A district court has "discretionary power to grant relief" under rule 60.02. Charson v. Temple Israel, 419 N.W.2d 488, 490 (Minn. 1988). A district court's decision on a rule 60.02 motion should not be reversed unless the court abused its discretion. Kosloski v. Jones, 295 Minn. 177, 180, 203 N.W.2d 401, 403 (1973). A court abuses its discretion when its decision is "based on an erroneous view of the law" or is "against the facts in the record." City of North Oaks v. Sarpal, 797 N.W.2d 18, 24 (Minn. 2011). "To prevail under Minn. R. Civ. P. 60.02(e), a moving party must show that a present challenge to an underlying order would have merit." City of Barnum v. Sabri, 657 N.W.2d 201, 206 (Minn.App. 2003).

In this case, the district court concluded that appellant's motion was "without any basis in fact or law." The court also held that appellant's arguments "are the same or similar issues" that appellant had raised in the previous rule 60.02 motion that was denied by the district court, and that "nothing has occurred since then to merit a different outcome." In Lonergan, the Minnesota Supreme Court addressed the ability of a patient who has been civilly committed as an SDP or a sexual psychopathic personality to bring a rule 60.02 motion for relief. 811 N.W.2d at 640-43. The court held that, if a patient is seeking a discharge or transfer to another facility, the patient must follow certain statutory procedures that include filing a petition to a special review board and seeking review from a judicial appeal panel, rather than turning to the courts. Id. at 640-43 (citing Minn. Stat. § 253B.185, subds. 1(e), 9 (2010)). But, the court stated, if a patient raises a "nontransfer, nondischarge claim, " the patient may bring a rule 60.02 motion as long as it does not "distinctly conflict" with the Minnesota Commitment and Treatment Act or "frustrate a patient's rehabilitation or the protection of the public." Id. at 642-43. As examples of the "narrow category" of claims that may be raised in court under rule 60.02, the court listed "ineffective assistance of counsel, " "lack of subject matter jurisdiction, " and an attempt to cure "a procedural or jurisdictional defect during the commitment process." Id.

In his motion, appellant requested an evidentiary hearing to determine if there are "changed circumstances" or "extraordinary circumstances" that render his commitment impermissible. In his brief to this court, appellant specifically requests that this court "vacate the commitment." Appellant is seeking a discharge here, a request that should be directed to a special review board, not to the courts. Appellant claims that he "is not and has not asked for a transfer or discharge, " and repeatedly mentions his request for an evidentiary hearing. It is unclear exactly what type of relief appellant is seeking or expecting if he is granted an evidentiary hearing, but he appears to argue that such a hearing will demonstrate "changed circumstances" that render his commitment impermissible and prompt the court to vacate his commitment, effectively granting him discharge. Appellant contends that his commitment is impermissible based simply on the results of the MSOP evaluation and generalized complaints about the MSOP. He is not disputing his individual treatment or seeking a remedy for any specific inadequacy in his treatment. Thus, the district court did not abuse its discretion by denying appellant's motion for relief under rule 60.02.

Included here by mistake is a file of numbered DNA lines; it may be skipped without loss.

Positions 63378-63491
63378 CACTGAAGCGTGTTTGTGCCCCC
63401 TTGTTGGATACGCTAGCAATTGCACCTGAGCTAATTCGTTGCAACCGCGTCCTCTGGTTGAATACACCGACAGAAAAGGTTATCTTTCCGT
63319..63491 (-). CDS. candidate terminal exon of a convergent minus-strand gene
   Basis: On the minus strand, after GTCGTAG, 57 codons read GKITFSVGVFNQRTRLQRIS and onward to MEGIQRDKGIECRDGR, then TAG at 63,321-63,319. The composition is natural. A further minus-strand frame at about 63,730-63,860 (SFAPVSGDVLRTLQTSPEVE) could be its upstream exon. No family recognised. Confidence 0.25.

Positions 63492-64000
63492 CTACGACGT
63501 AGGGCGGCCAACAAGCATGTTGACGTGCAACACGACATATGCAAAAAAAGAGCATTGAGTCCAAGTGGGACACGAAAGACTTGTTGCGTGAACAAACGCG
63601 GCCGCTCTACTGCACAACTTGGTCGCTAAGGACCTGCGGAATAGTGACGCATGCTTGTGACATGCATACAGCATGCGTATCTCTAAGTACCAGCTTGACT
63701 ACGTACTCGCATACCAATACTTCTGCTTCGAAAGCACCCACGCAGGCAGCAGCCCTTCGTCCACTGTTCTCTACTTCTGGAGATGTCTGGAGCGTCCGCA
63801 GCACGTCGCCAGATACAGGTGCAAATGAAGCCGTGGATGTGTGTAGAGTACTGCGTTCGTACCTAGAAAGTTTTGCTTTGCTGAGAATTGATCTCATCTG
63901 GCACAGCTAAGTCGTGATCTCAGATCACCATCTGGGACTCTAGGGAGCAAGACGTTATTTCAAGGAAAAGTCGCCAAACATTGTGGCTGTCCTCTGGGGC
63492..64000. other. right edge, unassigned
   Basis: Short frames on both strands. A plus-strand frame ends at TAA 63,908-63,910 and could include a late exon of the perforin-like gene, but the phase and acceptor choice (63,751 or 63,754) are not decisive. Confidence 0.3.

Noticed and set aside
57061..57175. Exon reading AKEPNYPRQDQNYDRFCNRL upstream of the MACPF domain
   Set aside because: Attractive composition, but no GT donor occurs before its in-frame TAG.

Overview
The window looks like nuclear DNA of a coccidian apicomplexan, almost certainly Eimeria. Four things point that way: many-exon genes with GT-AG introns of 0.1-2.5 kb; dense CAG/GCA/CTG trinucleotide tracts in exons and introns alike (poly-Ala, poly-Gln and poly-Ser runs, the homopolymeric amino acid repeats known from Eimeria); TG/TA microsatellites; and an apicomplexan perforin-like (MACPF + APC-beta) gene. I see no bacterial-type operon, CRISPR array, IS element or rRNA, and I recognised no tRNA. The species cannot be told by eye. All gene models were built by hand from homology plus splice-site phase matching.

Appellant also argues here that the lack of adequate treatment by the MSOP violates his constitutional rights.[3] Appellant cites the March 2011 report to support his adequacy-of-treatment claim. Appellant claims that his "individualized claim that he personally has been denied treatment is one that goes to the heart of the justification for the commitment order" and that the district court should have granted an evidentiary hearing to determine whether changed circumstances exist that render his commitment impermissible. However, he fails to identify on appeal any aspects of the MSOP or his treatment that he believes are flawed, discuss how any alleged flaws impact him, or propose remedies for any alleged flaws. Appellant did discuss, in his motion to the district court, some specific aspects of the MSOP that he believes are flawed, including the length of the program, the hours of treatment, the qualifications of the staff, and changes in the treatment-program leadership and content. But appellant fails to address these issues in his brief on appeal, and they are waived. See Melina v. Chaplin, 327 N.W.2d 19, 20 (Minn. 1982) (holding that issues not briefed on appeal are waived).[4]

II.

Finally, appellant argues that the district court erred by denying his motion for appointment of counsel. A civilly-committed person has the right to be represented by counsel at any proceedings under Minn. Stat. §§ 253B.01-.24 (2012). Minn. Stat. § 253B.07, subd. 2c. But, the statute only confers a right to counsel at commitment proceedings. Because appellant's motion is an attempt to seek discharge outside of the statutory discharge proceedings, he is not entitled to appointment of counsel.

Affirmed.